Horses And Eggs

By Michael Austin

One morning over winter break in the mid-1980s, my friends and I set out on horseback.
A high school friend of mine had his own horse, Stormy, which he kept at his cousins’ farm close to the spot where Plainfield, Naperville and Bolingbrook meet. Through the years we would drive from Joliet to the farm, which was in the middle of nowhere, and saddle up Stormy and any other horses we could find. Sometimes a cousin would have a horse of her own and we could ride that one, or a boarder would give us permission to ride his or her horse, for the exercise.
We would cross the road—there were almost never cars to contend with—and then walk the horses down a lane, across a shallow river and out into an open pasture where we would shout and kick and let them bolt. If you have not ridden a galloping horse, you should.
At the height of the steamy summer we would head to a natural spring pond and jump in without testing the water. It was always implausibly cold, feeling like a thousand straight pins being pushed into my skin at once. We would tread water, struggling to catch our breath and spit out the words, “It’s…free-zing.”
On some winter mornings it was hard to believe it ever got hot enough for us to want to swim in that frigid pond. It seemed even colder when we saw ice on the river, and a blanket of snow all the way to the horizon. 
Today, and for the past decade at least, the area looks like a lot of other newer suburbs. Strip mall after strip mall. Traffic. Video stores, home repair emporiums, supermarkets, bank branches, turning lanes. You could not walk a horse through there if you tried.
On that winter day in the 1980s our quest was to saddle up, ride out, build a fire and cook ourselves breakfast. I swiped an old iron skillet from my parents’ kitchen because a modern frying pan simply would not do. Instead of sliding the pan into a backpack or a Jewel bag I tied it directly to my horse’s saddle, looping a few long strands of leather through a hole at the end of the panhandle. The coal black skillet sat on my horse Cinnamon’s wide rump, slowly rising and lowering with each step, like a cork on rolling waves.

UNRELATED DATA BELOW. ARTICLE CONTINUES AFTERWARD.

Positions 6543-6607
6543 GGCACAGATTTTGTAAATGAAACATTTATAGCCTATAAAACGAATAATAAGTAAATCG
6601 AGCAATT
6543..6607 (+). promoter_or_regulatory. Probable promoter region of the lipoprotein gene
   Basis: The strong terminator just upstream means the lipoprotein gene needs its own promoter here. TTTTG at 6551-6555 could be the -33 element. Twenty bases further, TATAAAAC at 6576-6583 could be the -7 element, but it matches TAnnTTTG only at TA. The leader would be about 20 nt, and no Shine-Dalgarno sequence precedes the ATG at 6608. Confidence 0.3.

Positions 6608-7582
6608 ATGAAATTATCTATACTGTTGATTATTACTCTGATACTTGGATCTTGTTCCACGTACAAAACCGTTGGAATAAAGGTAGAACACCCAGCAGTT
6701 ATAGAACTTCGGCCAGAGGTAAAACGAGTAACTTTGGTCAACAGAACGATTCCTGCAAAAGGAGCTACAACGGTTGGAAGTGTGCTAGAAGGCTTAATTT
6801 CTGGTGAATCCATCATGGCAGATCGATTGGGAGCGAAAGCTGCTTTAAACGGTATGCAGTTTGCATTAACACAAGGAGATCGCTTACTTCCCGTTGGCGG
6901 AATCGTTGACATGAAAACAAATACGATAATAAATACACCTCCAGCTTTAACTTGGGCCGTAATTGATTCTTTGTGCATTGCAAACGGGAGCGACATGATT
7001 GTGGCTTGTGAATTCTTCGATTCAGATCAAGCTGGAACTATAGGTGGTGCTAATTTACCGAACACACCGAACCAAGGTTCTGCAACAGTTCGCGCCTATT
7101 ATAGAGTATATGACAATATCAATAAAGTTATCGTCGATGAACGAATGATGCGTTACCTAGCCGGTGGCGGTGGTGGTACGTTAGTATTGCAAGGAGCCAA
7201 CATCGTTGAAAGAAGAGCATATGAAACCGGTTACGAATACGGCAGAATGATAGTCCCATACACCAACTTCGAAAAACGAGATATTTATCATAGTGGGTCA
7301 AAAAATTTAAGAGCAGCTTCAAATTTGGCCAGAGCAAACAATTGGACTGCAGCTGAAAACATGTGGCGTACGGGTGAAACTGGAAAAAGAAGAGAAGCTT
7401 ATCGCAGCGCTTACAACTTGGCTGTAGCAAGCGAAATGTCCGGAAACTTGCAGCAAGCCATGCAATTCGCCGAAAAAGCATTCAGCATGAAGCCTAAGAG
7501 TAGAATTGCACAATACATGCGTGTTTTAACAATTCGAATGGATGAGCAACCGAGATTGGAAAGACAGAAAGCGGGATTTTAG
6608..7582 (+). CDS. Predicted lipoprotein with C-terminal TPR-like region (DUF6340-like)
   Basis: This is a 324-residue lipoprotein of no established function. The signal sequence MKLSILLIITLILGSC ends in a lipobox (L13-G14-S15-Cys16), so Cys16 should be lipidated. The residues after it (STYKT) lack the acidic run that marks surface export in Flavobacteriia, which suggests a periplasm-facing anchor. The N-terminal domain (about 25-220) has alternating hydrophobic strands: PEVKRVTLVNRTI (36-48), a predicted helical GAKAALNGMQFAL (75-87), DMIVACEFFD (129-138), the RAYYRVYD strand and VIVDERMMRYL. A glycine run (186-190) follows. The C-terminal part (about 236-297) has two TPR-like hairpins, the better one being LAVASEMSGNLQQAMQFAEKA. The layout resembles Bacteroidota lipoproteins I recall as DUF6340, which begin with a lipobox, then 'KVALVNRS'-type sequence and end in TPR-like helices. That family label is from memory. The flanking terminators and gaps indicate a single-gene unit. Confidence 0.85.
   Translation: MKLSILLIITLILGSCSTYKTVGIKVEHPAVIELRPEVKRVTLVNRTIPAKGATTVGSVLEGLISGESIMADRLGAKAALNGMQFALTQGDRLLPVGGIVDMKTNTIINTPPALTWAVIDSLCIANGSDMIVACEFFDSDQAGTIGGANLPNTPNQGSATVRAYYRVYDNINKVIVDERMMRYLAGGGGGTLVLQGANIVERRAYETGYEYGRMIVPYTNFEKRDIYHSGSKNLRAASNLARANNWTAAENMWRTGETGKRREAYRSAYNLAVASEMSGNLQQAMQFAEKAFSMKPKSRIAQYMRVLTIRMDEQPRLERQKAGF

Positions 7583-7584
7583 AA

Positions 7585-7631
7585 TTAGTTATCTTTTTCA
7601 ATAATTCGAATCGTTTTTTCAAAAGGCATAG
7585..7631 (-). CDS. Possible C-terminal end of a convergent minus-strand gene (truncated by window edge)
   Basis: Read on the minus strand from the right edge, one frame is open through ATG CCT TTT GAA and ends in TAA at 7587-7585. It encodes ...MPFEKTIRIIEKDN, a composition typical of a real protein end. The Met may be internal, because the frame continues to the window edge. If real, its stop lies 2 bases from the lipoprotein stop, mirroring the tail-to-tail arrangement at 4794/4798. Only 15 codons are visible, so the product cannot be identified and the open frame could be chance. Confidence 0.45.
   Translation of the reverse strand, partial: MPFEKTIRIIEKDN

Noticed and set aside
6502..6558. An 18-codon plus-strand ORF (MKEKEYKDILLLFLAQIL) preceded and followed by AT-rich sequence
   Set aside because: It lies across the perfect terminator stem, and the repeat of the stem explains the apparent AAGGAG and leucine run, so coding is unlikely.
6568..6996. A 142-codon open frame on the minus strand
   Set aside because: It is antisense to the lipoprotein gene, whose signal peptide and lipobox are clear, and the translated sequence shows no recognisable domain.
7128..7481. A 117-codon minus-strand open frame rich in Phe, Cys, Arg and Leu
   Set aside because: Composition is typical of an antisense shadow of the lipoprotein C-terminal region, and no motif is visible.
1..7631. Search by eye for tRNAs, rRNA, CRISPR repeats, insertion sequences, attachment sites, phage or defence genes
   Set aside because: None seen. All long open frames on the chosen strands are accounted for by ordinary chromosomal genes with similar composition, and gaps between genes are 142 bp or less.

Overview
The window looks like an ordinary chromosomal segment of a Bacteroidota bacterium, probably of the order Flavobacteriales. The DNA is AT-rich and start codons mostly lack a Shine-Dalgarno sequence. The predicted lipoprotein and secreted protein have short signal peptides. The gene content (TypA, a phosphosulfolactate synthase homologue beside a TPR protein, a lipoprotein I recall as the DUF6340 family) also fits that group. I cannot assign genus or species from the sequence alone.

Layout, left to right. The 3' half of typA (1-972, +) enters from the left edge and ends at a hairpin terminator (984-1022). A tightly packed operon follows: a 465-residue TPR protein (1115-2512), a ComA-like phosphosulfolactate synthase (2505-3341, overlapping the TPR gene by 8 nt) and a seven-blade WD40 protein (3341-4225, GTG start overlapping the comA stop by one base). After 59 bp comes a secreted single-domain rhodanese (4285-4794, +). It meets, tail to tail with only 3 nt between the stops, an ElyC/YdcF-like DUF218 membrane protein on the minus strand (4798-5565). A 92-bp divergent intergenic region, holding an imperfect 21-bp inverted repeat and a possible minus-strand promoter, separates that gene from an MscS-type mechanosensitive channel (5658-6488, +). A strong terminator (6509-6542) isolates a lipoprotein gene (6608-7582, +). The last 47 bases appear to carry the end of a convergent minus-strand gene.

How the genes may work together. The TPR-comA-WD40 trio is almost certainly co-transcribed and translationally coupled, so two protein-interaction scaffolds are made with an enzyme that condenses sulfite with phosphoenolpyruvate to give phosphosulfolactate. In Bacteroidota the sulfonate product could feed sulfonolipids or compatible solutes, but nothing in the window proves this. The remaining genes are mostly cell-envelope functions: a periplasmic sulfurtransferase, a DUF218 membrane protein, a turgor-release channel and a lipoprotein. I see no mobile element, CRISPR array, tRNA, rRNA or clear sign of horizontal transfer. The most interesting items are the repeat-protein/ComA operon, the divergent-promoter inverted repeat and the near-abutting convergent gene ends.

We walked the horses slowly down the lane (Stormy was carrying eggs, after all) and picked a spot under a large, bare tree. We tied off the horses and gathered kindling: thin sticks and crumbly brown leaves packed in the snow.
One match, two matches, three matches—nothing. The wind was fierce enough that day, but it was even fiercer with nothing to block it. We sat under that lone tree, looking at a pathetic pile of sticks and at one another, doubting that we would ever see a spark. We complained about our freezing toes, fingers and cheeks. We talked about packing it in.
Then finally we had a flame, a tiny flame that turned into a steady, controlled blaze. The heavy pan came alive with a trace of white smoke rising from a strip of raw bacon. We held our breath and then shouted in celebration as we heard the first evidence of sizzling. We cracked eggs in the hot bacon fat and watched them bubble. We feasted, sitting on the cold ground.
By the time we were done eating, the sting of the air had faded, though I doubt the temperature or wind had eased one iota. The only thing that was missing at that point was a tin pot of coffee, and maybe a harmonica.
We could not have been more than a half-mile from the farm but it felt like we were in the middle of the Yukon Territory, it was the 19th century, and we would be moving on as soon as we broke camp. The site of our expedition is probably a parking lot today, or a cul-de-sac.
That time—that place—is gone forever. You could not pay me to fry eggs in a cold field today, but back then it felt like we had done something—like we had really accomplished something.
Surely people were eating better meals that morning, prepared by better cooks in more comfortable surroundings. My horse sense, however, tells me that we enjoyed ours more.
I am sure we coasted for the rest of the day, gloating among our family members in our heated homes, having tamed the elements and survived out on the range—out where Will County gave way to DuPage.